A Pilot Episode for the New Season of Seriality Studies
Review of Rob Allen and Thijs van den Berg, eds., Serialization in Popular Culture, New York, NY: Routledge, 2014. 210 pp. ISBN 978-0-203-76215-7.
Serialization in Popular Culture represents one of the first results of the most recent effort in the field of serialization studies, which has benefited from this book publication by a renowned publisher. If I consider the collection as a pilot episode designed to test the potential of this new season, I think it possible to admit that, despite the extravagances of some contributions, the book justifies the continuation of the work in the area and, therefore, the 'serialization' of studies of transmedical and transhistoric character, with a connection to tradition, but with the emphasis on the particularities emerging from the establishment of digital media.
- Abstract viewed = 21 times
- HTML (Português (Portugal)) viewed = 3 times
- PDF (Português (Portugal)) viewed = 9 times
This work is licensed under a Creative Commons Attribution-NonCommercial-NoDerivatives 4.0 International License.
MATLIT embraces online publishing and open access to back issues. Authors who publish with this journal agree to the following terms:
- Authors retain copyright and grant the journal right of first publication with the work simultaneously licensed under a Creative Commons Attribution-Noncommercial-No Derivative Works 4.0 International (CC BY-NC-ND 4.0) that allows others to share the work with an acknowledgement of the work's authorship and initial publication in this journal. The article can be quoted but not changed and presented differently.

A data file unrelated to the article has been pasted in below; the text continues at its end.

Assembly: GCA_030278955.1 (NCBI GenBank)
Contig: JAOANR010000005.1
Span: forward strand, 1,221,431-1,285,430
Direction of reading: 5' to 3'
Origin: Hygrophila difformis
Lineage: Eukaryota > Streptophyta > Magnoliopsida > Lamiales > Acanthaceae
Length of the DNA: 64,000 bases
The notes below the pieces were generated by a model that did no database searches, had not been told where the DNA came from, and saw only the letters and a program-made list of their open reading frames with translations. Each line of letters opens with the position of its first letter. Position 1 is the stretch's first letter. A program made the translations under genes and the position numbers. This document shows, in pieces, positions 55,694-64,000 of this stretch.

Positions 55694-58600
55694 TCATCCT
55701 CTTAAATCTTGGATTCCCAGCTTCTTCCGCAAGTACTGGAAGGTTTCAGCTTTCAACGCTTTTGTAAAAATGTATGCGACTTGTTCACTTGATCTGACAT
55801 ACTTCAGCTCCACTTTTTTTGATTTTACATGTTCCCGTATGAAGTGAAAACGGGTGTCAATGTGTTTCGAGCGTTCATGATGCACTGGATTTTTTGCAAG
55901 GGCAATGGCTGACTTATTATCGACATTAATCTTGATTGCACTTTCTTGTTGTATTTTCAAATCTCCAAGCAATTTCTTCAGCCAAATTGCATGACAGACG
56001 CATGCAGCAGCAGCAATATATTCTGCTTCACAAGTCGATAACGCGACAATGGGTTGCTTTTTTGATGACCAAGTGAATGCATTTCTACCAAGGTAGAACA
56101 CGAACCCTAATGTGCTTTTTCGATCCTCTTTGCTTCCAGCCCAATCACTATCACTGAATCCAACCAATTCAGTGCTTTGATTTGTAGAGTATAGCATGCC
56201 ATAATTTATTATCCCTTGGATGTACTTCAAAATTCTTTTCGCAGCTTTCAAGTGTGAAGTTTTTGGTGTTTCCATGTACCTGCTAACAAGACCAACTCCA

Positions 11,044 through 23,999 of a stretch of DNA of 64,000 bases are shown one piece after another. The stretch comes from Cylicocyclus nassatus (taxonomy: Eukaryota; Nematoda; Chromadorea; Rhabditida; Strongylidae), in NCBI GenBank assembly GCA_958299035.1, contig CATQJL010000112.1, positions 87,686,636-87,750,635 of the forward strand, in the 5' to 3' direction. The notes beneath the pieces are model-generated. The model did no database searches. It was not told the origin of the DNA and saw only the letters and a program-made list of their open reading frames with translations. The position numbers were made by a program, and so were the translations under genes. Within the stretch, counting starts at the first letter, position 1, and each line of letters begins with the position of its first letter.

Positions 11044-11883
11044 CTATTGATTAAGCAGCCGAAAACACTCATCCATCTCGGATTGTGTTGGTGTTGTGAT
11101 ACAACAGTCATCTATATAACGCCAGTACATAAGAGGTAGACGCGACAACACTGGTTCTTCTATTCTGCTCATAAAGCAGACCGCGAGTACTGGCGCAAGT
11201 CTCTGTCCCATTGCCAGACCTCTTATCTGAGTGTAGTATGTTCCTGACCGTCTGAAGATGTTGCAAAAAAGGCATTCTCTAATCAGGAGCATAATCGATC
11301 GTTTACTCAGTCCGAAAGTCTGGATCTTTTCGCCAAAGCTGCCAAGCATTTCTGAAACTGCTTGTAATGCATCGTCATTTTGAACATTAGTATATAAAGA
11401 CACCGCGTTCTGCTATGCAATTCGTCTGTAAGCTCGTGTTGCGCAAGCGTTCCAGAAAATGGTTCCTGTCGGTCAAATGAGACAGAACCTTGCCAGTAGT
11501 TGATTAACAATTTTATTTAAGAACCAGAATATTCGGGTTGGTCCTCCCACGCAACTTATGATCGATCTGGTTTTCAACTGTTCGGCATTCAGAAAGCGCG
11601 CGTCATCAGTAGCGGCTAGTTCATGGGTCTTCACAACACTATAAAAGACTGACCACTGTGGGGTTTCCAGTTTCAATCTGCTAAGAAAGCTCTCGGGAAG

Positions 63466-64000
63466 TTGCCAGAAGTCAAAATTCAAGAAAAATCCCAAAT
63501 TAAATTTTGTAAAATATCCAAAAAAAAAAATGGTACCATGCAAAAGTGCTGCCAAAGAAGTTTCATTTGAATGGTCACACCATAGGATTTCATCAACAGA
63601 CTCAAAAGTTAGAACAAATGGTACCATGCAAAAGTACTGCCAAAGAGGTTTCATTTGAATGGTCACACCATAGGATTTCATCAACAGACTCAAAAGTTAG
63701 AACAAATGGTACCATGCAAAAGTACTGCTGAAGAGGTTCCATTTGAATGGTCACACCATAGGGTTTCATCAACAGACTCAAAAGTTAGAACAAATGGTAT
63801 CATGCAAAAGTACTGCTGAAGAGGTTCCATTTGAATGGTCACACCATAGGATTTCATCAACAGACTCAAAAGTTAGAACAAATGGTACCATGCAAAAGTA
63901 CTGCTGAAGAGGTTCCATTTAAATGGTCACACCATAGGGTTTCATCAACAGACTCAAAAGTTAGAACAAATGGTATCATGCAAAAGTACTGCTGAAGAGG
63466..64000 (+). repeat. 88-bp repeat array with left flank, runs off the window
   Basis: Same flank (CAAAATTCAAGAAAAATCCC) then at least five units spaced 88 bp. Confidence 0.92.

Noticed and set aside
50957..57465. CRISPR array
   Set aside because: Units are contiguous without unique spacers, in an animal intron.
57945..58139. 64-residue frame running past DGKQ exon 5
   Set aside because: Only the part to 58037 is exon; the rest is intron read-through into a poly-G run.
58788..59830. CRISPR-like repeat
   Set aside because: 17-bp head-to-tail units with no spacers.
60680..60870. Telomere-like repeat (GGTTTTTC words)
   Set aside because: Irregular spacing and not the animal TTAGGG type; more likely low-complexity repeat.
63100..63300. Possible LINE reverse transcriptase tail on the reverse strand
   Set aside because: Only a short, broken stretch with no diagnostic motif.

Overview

- Authors are able to enter into separate, additional contractual arrangements for the non-exclusive distribution of the journal's published version of the work (e.g., post it to an institutional repository or publish it in a book), with an acknowledgement of its initial publication in this journal.
- Authors are permitted and encouraged to post their work online (e.g., in institutional repositories or on their website) prior to and during the submission process, as it can lead to productive exchanges, as well as earlier and greater citation of published work (See The Effect of Open Access).
- A CC licensing information in a machine-readable format is embedded in all articles published by MATLIT.
NonCommercial — You may not use the material for commercial purposes.
NoDerivatives — If you remix, transform, or build upon the material, you may not distribute the modified material.
No additional restrictions — You may not apply legal terms or technological measuresthat legally restrict others from doing anything the license permits.
- You do not have to comply with the license for elements of the material in the public domain or where your use is permitted by an applicable exception or limitation.
- No warranties are given. The license may not give you all of the permissions necessary for your intended use. For example, other rights such as publicity, privacy, or moral rights may limit how you use the material.